The Next Best Book Club discussion

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Other Novels To Discuss > Lolita fans -spoilers!

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message 1: by Danica (new)

Danica | 8 comments I have seen this novel listed all over this website as classic and what not. I read it over the summer on my own accord. I thought that it was okay, but what makes this book classic?
I liked how it kind of brought out the "monster" in us all in a way. And I thought the story line was riveting (pretty unbelievable). But there were so many spots where the plot was hard to keep track of (so many run-on sentences I could hardly keep up) and characters I couldn't keep track of. And was there supposed to be some kind of moral or metaphor anything in the end?


message 2: by Sherry (new)

Sherry This book is definitely a must read for me. I'm interested(sorry,to tame of word,but it's all I could come up with)in what Nabokov does with this book and this character. As despicable and apalling as this character is,how does Nabokov manage to write a book about such a man and have it become a classic? I need to read and find out how he's managed this amazing feat.

I imagine it will have much to do with Nabokov's ingenius way with narrative and I'm looking forward to finding out!


Abigail (42stitches) | 360 comments No, you end up feeling sorry for Humbert. Because he is so odd and lonely.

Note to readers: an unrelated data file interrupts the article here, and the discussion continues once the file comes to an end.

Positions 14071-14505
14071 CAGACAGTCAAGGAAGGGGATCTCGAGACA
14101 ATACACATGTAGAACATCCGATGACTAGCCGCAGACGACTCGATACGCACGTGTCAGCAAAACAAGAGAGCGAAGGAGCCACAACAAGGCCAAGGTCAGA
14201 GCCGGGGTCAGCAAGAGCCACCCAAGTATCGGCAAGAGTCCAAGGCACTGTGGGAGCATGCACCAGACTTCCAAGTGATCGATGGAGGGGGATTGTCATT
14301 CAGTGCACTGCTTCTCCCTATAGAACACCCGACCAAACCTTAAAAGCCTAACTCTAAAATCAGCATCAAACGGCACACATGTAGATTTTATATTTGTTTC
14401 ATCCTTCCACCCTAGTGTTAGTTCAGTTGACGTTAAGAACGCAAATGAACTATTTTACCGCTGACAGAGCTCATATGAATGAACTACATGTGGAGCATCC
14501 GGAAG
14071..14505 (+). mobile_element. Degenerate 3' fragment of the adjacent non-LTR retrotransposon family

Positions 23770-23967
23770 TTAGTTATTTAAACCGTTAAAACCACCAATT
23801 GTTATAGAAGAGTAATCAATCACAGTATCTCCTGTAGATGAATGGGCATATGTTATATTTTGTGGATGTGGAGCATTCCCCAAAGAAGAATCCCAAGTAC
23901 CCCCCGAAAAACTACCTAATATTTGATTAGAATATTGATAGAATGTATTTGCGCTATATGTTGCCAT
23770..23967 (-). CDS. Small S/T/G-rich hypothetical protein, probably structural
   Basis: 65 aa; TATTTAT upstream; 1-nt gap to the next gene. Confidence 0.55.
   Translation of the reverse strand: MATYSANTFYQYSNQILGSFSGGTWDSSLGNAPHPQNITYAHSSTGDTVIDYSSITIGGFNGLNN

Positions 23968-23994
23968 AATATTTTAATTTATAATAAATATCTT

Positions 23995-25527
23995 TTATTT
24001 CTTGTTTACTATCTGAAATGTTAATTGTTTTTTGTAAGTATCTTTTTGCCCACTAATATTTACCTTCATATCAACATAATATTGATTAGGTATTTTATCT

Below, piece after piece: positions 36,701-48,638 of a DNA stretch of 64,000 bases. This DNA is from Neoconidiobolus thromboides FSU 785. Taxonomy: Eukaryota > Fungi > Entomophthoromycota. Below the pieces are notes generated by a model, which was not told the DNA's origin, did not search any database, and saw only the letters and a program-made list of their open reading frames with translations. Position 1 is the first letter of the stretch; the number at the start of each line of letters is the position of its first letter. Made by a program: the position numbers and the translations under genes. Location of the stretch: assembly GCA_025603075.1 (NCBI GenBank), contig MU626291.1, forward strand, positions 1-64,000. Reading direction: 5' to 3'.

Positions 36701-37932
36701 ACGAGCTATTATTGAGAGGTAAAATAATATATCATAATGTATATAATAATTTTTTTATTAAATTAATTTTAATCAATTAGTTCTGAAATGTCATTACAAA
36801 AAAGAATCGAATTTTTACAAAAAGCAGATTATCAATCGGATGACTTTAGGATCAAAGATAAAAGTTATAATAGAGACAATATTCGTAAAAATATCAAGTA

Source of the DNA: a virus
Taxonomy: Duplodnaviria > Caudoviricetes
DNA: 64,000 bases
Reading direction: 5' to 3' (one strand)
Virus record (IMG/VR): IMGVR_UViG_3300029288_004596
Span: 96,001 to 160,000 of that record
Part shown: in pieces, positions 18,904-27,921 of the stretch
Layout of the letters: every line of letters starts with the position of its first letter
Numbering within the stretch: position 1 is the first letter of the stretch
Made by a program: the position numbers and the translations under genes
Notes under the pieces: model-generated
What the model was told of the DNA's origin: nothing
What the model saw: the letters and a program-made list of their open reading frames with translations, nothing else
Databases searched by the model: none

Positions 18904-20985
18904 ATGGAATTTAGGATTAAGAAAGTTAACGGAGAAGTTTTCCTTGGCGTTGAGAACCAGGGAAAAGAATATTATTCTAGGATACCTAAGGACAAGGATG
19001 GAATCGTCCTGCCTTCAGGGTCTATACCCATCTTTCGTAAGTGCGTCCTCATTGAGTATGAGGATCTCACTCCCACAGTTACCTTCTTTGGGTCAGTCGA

Honestly, I liked the book. I thought it was funny in that dark humor way and a lesson in any other way. "If you have odd sexual preferences, hide them, because you can get screwed otherwise" kind of way.

I identified in the "otherwise" kind of way, but sympathiezed in the odd kind of way. TMI I'm sure, but I still consider Lolita a classic because people need to understand that there are other ways out there.


message 4: by Danica (new)

Danica | 8 comments I agree with you Abigail, but I can't see how that makes it a classic.
I felt a little sorry for Humbert, not much.

Maybe it was just me who thinks the writing was so hard to get into. You would have something real going on and then one of his fantasies in the same sentence. It was so hard to keep up with, because some of the real stuff could easily have just been a fantasy.


message 5: by Kristie (new)

Kristie (spedkristie) I listened to it on audio.....I loved the book. I only picked it up because of "Reading Lolita in Tehran"



Abigail (42stitches) | 360 comments Part of what make sit classic is the style I think. It is very different from anything else I've ever read.

Lol at Kristie: I picked up Reading Lolita because it came out shortly after (I think a year or 2) I had read Lolita. Then I had to go read a bunch of other classics I had obviously missed. Hehe, like I needed an excuse.
^^;


message 7: by Donitello (new)

Donitello I found Nabokov's writing to be ethereal -- along the lines of Annie Proulx's inspired word-craft. I think that's what makes it a classic. And the story, of course, was rivetingly horrendous. Confronting the monster within by getting inside a pedophile's head... it's not an opportunity that comes along every day, surely.


message 8: by 412 (new)

412 | 15 comments I'm about two-thirds into the book, and so far thought that this novel is only about the road trips our dear loli and pedobear (pardon the choice of words) took. I'm not that keen into the subtler aspects though.

Well, shall i see them for myself then? :D


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